*Starred Review* Mattick's family ties to Winnie-the-Pooh form the backbone of her cozy debut. Framed as Mattick telling a bedtime story to her young son, Cole, her tale begins in 1914 in Canada, when veterinarian Harry Colebourn, her own great-grandfather, sets off to join the war in Europe. A fateful whistle-stop encounter with a gentle bear cub begins the historic friendship, when Colebourn buys the cub for 20 dollars. Though officers in Colebourn's division were initially aghast that he would bring a wild animal along, they were quickly won over by her irrepressible charm (and appetite), and the bear, named Winnipeg after their hometown, became the division's mascot. Winnie accompanied the soldiers all the way to England, where Colebourn eventually took Winnie to the London Zoo. There Christopher Robin met Winnie and the rest is literary history. Blackall's warm, beautiful gouache-and-ink illustrations capture an impressive depth of feeling, even in relatively simplified faces. The visuals not only complement the fablelike cadences of Mattick's text but also include subtle details that enrich the story—the opening pages, for instance, recall a storybook forest before melting into the surroundings of Cole's bedroom, where he hears the story of Colebourn and Winnie. Little ones who love A. A. Milne's classic stories will be enchanted by this heartening account of the bear's real-life origins. Copyright 2014 Booklist Reviews.

Horn Book Guide Reviews 2016 Spring

A boy's mother tells him the story of his great-great-grandfather, owner of a baby bear named Winnie, and the circumstances that led to another boy, Christopher Robin Milne, befriending Winnie--inspiring that boy's father to write some children's tales. Mattick, the storytelling mother in this book, embellishes her family's history with evocative, playful language, matched by the period warmth of Blackall's carefully composed images.

Horn Book Magazine Reviews 2015 #5

A little boy named Cole curls in the crook of his mother's arm and asks for a story; she spins him two. The first one tells of a veterinarian, Harry Colebourn, who buys a baby bear at a train station on his way from Winnipeg to the WWI European Theater. He calls her Winnie, and the two become deeply attached, until Harry ships out to France, regretfully depositing Winnie at the London Zoo. There the second story begins, wherein a little boy named Christopher Robin Milne befriends Winnie, playing with her in her enclosure and inspiring his father to write some most beloved children's tales. The end of the second story closes the loop by bringing us back to the little boy in his bedroom: Harry Colebourn was Cole's great-great-grandfather, for whom he is named, and our stories are true. Mattick, who's the storytelling mother in this book Copyright 2014 Horn Book Magazine.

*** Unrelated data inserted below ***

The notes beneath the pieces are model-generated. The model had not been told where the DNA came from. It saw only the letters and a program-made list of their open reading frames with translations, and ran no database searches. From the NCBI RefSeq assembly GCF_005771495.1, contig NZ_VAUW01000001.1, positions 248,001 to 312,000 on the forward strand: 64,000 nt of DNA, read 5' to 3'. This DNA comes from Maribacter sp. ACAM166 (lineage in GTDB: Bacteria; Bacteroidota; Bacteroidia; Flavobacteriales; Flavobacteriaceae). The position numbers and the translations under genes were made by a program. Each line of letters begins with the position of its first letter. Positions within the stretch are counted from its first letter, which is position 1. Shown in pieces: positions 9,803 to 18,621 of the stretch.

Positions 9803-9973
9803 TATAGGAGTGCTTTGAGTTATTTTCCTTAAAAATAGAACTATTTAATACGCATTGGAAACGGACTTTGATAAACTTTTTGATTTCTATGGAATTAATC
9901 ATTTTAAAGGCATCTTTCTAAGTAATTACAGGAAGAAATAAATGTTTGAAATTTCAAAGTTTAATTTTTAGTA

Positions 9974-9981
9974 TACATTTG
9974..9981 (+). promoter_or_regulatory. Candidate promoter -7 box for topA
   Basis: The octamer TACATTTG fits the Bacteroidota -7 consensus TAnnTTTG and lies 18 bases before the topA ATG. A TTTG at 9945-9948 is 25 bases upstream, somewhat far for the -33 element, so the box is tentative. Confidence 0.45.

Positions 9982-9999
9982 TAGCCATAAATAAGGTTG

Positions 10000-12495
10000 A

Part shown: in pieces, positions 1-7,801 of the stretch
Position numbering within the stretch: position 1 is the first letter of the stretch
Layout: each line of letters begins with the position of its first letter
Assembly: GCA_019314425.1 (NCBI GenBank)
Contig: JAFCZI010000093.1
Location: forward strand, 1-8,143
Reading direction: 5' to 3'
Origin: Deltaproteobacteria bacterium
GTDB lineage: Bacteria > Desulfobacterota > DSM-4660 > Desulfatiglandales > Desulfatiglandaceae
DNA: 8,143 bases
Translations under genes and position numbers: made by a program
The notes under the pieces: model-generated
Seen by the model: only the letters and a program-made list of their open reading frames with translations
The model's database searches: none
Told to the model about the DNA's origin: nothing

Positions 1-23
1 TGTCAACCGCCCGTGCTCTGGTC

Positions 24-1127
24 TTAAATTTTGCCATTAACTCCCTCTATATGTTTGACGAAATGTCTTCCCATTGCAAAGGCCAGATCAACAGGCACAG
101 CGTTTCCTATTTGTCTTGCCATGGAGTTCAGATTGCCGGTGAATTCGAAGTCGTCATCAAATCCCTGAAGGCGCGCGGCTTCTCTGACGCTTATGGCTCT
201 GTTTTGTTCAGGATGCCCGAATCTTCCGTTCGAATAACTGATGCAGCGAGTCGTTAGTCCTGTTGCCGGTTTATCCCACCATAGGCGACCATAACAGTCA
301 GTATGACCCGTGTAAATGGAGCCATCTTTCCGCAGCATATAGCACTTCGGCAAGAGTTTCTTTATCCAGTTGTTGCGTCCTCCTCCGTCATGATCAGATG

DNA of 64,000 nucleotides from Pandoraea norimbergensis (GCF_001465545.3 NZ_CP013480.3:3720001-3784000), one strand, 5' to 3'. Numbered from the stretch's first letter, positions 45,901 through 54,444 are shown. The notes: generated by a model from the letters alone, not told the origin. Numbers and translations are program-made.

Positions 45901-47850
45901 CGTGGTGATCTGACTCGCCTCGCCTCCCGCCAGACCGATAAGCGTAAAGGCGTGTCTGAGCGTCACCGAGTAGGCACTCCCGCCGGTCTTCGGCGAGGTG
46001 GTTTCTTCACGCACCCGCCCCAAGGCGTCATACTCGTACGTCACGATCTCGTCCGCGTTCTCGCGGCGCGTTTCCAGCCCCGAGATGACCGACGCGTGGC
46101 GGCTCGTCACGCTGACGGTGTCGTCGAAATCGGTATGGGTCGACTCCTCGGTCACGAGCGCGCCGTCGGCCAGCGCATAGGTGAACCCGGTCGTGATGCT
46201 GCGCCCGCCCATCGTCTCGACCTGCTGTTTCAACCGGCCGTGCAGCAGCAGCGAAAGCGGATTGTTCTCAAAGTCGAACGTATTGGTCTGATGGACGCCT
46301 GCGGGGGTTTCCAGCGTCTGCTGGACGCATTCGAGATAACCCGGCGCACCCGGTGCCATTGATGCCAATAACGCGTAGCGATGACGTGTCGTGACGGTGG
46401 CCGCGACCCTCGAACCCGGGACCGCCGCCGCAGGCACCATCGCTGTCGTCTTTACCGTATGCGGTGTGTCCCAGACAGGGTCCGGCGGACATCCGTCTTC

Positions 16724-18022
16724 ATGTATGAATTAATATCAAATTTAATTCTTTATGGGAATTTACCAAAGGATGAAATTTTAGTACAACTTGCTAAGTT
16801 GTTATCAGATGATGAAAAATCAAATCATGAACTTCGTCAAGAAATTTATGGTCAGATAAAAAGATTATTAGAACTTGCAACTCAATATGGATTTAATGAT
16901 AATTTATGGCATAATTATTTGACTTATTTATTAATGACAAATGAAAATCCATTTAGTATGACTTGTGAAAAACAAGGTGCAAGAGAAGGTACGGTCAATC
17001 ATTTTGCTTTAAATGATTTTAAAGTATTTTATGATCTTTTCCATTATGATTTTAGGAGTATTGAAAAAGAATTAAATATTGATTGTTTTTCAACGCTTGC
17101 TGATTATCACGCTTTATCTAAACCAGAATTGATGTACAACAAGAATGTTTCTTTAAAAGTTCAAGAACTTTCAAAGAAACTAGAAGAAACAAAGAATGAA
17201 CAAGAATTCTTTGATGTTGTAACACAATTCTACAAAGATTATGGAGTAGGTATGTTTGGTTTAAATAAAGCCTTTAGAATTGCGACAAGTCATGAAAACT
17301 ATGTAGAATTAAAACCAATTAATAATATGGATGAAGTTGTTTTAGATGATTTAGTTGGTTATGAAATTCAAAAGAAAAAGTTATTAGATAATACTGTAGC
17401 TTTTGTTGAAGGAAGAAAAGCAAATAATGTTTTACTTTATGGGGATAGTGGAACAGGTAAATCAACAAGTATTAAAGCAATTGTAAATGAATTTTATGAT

PW Reviews 2015 July #3

Mattick is the great-granddaughter of Capt. Harry Colebourn, the Canadian veterinarian who set all things Winnie-the-Pooh in motion: while en route to join his unit during WWI, Harry rescued an orphaned bear cub from a trapper (it cost him $20) and named her Winnipeg (Winnie for short), after his hometown. She accompanied Harry to England and became the mascot of the Second Canadian Infantry Brigade. Knowing Winnie couldn't follow him to France, Harry arranged for a new home for her at London Zoo, where a boy named Christopher Robin discovered her, and the rest is literary history. Framed as a bedtime story that Mattick tells her toddler son, Cole (who interjects questions such as "Is twenty dollars a lot?"), the book strikes a lovely, understated tone of wonder and family pride. It also suits Blackall (A Fine Dessert) to a T. While her work usually has a strong streak of fantasy, or at least ethereal otherworldliness, she proves that she's equally imaginative at chronicling straight-on reality, too. Ages 3–6. Author's agent: Jackie Kaiser, Westwood Creative Artists. Illustrator's agent: Nancy Gallt, Nancy Gallt Literary Agency. (Oct.)

[Page ]. Copyright 2015 PWxyz LLC